In Bajel, prisoners were not allowed to see their lawyers, and reported a shortage of water, bathroom services and electricity.

Problem nationwide

Squalor is not exclusive to Hodeida detention centers, according to other Yemeni human rights activists.

Yemeni MP and Human Rights Committee member Ahmed Saif Hashed told the Global Politician in 2007 that detention centers across the country are grossly overcrowded, unhealthy and dangerous.

"It pains me to find security apparatuses practice torture, attacks and the worst kinds of mistreatments in the prisons and custody centers," he said.

Prisoners also suffer from food shortages, medical care and sanitation and are victims of beatings, torture, sexual abuse and detentions without charges, he said.

Children also suffer rape and torture at the hands of authorities in the prison system, he told the Global Politician. A Ministry of Interior report said more than three quarters of incarcerated children under 15 years old had never been charged, according to the Global Politician.

"Sorrowfully, many acts and crimes are committed against children in Yemen," he added.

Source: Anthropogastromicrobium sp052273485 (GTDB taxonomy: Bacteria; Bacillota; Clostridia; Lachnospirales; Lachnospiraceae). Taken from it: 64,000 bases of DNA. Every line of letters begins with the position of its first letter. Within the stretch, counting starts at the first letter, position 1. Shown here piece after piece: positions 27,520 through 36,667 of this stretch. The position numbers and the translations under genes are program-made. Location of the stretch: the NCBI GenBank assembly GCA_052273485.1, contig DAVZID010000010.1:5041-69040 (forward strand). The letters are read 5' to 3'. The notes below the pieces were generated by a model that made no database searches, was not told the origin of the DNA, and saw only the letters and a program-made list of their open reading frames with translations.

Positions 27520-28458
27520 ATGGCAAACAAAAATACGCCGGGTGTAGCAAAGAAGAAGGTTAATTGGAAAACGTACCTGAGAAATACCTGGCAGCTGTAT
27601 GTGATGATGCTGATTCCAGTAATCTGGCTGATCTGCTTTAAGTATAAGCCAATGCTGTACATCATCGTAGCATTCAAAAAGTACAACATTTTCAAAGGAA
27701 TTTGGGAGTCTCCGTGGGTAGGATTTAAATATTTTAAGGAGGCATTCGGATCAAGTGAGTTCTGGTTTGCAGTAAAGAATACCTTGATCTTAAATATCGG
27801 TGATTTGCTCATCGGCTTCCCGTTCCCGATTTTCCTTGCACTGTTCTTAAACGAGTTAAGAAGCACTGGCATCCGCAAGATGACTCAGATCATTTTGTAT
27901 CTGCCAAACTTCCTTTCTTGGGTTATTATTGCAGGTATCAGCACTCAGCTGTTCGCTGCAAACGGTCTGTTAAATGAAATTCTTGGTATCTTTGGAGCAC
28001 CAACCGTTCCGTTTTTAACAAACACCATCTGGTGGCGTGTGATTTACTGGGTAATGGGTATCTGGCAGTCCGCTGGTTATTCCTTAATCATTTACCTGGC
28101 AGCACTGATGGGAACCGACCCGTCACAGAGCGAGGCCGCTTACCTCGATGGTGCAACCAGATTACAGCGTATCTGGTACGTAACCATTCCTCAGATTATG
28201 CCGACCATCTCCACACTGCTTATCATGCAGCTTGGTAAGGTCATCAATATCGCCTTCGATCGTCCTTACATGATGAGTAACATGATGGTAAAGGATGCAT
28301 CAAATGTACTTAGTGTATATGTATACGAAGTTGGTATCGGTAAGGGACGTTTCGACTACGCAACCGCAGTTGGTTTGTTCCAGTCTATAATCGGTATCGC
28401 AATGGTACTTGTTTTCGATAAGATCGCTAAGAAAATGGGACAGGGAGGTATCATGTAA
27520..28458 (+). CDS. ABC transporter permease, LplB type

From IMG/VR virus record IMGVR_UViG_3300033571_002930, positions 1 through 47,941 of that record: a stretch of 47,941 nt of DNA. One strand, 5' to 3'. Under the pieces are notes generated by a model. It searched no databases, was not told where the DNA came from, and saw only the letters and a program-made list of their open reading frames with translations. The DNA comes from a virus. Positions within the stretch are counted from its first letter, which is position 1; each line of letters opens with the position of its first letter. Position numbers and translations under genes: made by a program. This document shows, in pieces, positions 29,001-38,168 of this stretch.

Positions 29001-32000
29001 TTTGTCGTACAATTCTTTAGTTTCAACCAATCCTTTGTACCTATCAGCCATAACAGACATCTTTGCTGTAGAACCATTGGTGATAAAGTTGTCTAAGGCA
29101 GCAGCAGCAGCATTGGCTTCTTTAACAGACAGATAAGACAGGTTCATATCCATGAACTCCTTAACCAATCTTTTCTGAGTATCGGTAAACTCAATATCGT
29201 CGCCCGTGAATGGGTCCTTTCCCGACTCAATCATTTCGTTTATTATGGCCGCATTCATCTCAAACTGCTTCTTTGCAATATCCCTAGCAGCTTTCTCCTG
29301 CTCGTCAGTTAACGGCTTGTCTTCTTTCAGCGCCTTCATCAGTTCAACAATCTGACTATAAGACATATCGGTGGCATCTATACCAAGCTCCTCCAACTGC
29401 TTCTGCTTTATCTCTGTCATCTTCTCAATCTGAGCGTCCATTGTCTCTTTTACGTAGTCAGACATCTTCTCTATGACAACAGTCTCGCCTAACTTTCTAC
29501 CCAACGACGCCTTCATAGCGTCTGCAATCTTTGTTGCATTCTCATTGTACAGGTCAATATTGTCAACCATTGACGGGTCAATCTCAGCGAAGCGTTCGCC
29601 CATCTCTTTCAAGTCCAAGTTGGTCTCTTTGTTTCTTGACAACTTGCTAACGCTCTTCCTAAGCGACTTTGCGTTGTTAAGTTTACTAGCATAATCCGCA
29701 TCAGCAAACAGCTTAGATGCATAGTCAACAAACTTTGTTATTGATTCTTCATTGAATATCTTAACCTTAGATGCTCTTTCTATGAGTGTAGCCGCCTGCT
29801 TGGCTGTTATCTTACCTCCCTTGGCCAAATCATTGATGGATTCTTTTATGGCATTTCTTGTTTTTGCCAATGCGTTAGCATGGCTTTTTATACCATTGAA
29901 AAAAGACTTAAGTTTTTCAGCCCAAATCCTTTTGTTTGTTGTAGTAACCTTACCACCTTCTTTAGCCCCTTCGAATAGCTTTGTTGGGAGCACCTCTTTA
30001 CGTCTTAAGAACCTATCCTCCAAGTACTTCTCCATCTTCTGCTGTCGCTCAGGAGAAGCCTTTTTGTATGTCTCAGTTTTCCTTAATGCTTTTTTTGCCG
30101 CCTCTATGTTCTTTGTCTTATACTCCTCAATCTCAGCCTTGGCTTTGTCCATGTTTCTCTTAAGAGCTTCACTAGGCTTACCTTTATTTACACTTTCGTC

The Ministry of Human Rights also reported poor conditions in Yemeni detention centers, and problems within the judicial system that lead to extended detentions without charges, and arrests of people as proxies for relatives accused of committing crimes.

The Minister of Human Rights, Huda Al-Ban, visited prisons in Aden, Taiz, Abyan, Lahj, Ibb and Sana'a between June and July in 2007.

From the Central Prison in Sana'a, she reported a lack of clean, healthy food, especially for pregnant women, children locked up with adults, and prisoners locked up by local leaders not authorized to make arrests, according to subsequent Yemen Times reports.

Also common were prisoners who had served their sentence, but could not pay the fines the judges ordered as part of their punishments. During the visits, the ministry paid the debts of almost 100 prisoners who were then released, according to a Yemen Times report.

As a result of these findings and human rights conferences, the Ministry of Human Rights is planning a nationwide effort to identify abuses within the criminal justice system, according to Abdulkareem Ahmed Al-Wazzan, the General Director for International Organizations and Reports.

Judges, police, prisoners and prison officials will be asked to provide details about the problems and needs of the system. Al-Wazzan said this information will be presented at an international conference early next year.

"Any violation of any rights is a crime that should be punished," he added.

Detailed information about the needs of Yemen's criminal justice system will encourage the international community to contribute much-needed funds to the project, he said....

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Publication:Yemen Times (Sana'a, Yemen)
Geographic Code:7YEME
Date:Aug 30, 2009
Words:914